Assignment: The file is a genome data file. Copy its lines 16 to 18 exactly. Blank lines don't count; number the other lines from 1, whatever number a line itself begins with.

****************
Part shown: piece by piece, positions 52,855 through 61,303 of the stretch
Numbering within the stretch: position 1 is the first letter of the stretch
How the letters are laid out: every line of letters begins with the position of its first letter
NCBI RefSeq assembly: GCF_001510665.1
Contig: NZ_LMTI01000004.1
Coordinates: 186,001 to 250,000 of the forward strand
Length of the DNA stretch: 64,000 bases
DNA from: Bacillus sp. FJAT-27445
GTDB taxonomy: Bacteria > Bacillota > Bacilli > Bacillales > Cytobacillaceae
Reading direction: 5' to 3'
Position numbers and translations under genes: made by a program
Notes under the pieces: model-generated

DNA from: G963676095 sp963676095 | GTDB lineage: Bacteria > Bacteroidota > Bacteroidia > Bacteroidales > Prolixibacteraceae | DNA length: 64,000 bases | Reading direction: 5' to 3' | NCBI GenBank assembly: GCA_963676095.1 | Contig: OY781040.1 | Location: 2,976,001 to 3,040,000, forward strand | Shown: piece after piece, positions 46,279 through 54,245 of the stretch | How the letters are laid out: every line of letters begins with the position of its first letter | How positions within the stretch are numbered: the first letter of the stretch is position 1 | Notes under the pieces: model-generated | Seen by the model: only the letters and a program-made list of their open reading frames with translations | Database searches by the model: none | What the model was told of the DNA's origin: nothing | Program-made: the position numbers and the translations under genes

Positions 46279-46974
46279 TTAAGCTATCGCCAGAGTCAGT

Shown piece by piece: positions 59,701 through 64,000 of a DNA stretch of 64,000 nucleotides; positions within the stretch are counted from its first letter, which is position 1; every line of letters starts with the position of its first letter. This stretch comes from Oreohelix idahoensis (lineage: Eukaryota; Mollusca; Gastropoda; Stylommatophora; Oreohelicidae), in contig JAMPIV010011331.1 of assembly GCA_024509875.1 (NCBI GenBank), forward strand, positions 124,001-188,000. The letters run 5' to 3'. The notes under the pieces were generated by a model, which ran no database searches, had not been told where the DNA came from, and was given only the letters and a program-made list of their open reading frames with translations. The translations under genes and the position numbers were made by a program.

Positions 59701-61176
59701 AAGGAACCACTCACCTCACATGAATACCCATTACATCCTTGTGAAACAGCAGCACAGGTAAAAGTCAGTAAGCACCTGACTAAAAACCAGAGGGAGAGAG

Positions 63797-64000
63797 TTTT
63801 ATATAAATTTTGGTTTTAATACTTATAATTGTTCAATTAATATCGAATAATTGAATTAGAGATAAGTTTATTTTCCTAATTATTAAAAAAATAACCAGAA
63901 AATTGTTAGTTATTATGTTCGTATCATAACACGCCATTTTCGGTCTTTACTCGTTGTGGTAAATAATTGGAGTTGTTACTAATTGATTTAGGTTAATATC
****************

Shown piece by piece: positions 59,701 through 64,000 of a DNA stretch of 64,000 nucleotides; positions within the stretch are counted from its first letter, which is position 1; every line of letters starts with the position of its first letter. This stretch comes from Oreohelix idahoensis (lineage: Eukaryota; Mollusca; Gastropoda; Stylommatophora; Oreohelicidae), in contig JAMPIV010011331.1 of assembly GCA_024509875.1 (NCBI GenBank), forward strand, positions 124,001-188,000. The letters run 5' to 3'. The notes under the pieces were generated by a model, which ran no database searches, had not been told where the DNA came from, and was given only the letters and a program-made list of their open reading frames with translations. The translations under genes and the position numbers were made by a program.

Positions 59701-61176
59701 AAGGAACCACTCACCTCACATGAATACCCATTACATCCTTGTGAAACAGCAGCACAGGTAAAAGTCAGTAAGCACCTGACTAAAAACCAGAGGGAGAGAG